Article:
New York City Comptroller John Liu on Friday called for the issuance of “green apple” bonds to rid all city public schools of light fixtures housing the known carcinogen polychlorinated biphenyls, or PCBs, by 2015, six years ahead of the Bloomberg administration’s current schedule and at savings of $339 million.

Liu said his plan would lower the city’s greenhouse-gas emissions while creating 3,000 jobs.

City Council approval would not be necessary, only that of the mayor’s Office of Management and Budget, though Liu’s staff has consulted with some council members and Mayor Michael Bloomberg’s administration, said a spokesman for Liu.

“What this does is accelerate funds for capital projects that have already been included in the city’s 10-year plan. It doesn’t add new capital projects into the plan. So it would just require OMB and our office to sign off on it,” the spokesman said. “We’re in discussions with City Hall about the plan. We’re working in it with the mayor’s people as well as some members of the City Council.”

The city’s Department of Education plans to remove PCB-carrying light fixtures in these 772 school buildings by 2021. The federal Environmental Protection Agency has recommended more urgent and comprehensive action.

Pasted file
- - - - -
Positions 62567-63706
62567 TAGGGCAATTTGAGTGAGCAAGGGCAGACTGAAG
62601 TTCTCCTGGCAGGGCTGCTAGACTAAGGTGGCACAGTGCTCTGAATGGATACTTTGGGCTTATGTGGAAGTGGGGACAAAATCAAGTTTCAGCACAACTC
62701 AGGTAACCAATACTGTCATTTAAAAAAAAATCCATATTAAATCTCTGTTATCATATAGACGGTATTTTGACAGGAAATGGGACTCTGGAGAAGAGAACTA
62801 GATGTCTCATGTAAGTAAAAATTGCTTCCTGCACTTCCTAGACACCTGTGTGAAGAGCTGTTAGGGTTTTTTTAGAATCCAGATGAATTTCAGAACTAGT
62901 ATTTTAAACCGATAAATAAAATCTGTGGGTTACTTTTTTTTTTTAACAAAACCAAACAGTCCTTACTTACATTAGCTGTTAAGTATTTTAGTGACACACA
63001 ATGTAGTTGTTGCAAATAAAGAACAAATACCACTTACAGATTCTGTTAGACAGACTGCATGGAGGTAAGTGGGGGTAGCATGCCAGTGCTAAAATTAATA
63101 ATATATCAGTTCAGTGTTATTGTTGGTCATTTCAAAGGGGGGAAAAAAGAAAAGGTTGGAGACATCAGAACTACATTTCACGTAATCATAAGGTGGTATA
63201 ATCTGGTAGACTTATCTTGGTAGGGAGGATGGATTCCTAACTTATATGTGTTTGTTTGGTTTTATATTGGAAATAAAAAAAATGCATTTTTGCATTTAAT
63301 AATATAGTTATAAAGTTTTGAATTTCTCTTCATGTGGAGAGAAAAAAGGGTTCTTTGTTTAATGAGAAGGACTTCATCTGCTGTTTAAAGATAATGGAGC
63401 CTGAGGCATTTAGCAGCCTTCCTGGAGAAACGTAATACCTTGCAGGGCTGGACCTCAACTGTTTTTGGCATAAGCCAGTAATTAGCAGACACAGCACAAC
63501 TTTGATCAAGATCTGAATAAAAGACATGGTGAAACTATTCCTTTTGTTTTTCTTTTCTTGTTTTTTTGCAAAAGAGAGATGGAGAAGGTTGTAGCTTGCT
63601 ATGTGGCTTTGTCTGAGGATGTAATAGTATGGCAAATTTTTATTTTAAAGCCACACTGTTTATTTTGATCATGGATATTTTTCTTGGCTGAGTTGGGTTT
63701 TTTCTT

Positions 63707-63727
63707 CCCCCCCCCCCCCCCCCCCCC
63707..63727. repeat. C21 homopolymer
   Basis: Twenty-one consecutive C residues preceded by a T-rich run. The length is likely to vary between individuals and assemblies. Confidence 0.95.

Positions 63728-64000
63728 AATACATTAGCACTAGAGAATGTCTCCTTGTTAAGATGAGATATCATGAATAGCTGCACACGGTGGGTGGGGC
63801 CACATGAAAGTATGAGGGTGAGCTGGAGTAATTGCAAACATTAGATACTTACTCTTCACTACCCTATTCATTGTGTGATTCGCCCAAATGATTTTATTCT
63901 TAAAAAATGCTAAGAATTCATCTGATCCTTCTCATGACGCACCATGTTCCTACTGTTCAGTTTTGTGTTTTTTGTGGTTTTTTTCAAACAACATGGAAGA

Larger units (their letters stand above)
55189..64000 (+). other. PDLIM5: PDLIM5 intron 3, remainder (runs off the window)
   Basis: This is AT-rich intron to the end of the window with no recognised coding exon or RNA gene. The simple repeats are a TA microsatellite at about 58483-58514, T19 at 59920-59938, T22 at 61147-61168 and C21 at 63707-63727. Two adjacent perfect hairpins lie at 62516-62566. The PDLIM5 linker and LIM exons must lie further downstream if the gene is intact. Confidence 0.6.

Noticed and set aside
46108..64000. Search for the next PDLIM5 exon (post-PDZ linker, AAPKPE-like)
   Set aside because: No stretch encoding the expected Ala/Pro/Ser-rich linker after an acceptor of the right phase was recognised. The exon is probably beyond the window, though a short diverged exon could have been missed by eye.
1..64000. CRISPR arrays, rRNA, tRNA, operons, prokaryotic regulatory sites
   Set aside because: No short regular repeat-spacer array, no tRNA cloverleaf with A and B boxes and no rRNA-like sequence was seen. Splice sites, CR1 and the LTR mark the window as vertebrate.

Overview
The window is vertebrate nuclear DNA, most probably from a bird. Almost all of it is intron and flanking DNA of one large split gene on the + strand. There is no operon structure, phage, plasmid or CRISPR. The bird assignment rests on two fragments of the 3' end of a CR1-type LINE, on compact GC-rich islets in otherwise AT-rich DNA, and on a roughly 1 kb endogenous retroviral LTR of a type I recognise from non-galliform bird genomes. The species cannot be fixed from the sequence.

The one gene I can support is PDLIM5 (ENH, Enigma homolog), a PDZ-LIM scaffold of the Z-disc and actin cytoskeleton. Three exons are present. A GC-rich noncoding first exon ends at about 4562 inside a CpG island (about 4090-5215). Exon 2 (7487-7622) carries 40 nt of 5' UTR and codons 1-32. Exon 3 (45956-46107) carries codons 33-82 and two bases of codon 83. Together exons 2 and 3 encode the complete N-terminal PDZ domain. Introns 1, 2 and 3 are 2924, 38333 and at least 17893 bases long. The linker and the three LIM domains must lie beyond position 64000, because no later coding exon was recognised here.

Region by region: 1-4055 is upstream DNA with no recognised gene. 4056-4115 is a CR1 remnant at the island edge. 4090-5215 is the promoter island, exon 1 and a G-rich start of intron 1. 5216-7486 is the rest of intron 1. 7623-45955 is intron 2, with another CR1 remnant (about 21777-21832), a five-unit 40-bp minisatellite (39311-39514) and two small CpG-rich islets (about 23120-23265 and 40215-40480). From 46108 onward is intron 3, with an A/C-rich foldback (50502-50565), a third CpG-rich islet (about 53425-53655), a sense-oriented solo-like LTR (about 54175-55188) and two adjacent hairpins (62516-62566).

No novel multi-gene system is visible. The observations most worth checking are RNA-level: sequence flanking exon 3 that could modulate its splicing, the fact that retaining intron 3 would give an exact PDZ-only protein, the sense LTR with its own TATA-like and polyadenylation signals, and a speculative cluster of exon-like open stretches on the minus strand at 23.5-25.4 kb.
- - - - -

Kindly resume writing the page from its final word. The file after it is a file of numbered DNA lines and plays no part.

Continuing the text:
“That the DOE ignores parent concerns for the health of their children does not, unfortunately, come as a surprise. … Our students should learn about PCBs in class, but through their textbooks, not through firsthand exposure,” Liu said in a statement. “Green apple bonds will finance the rapid cleanup of PCBs and the retrofitting of old schools buildings.  Moreover, this plan will save $339 million for our taxpayers.”

The DOE issued the following response late Friday: “The city has committed $838 million over 10 years to replace the fixtures and make our school buildings more energy efficient,” the statement said. “The city is already on track to meet our goals, having already completed work in 151 schools and are currently working 196 schools.”

Liu said his plan parallels the Environmental Protection Agency’s opinion and the $407 million raised by the sale of these bonds will achieve remediation of the 772 school buildings by 2015. “In addition, the timetable of this plan would address a pending lawsuit against the city,” Liu said.

A third-party auditor, he added, would monitor these projects to ensure eligibility and quantify cost savings.

Overall, Liu’s plan would save taxpayers $339 million through 2021. The estimated debt service would amount to $380 million through 2021; he said that cost, however, would be more than offset by an estimated $719 million in savings resulting from reduced energy consumption, lower interest rates, and federal subsidies for energy conservation.

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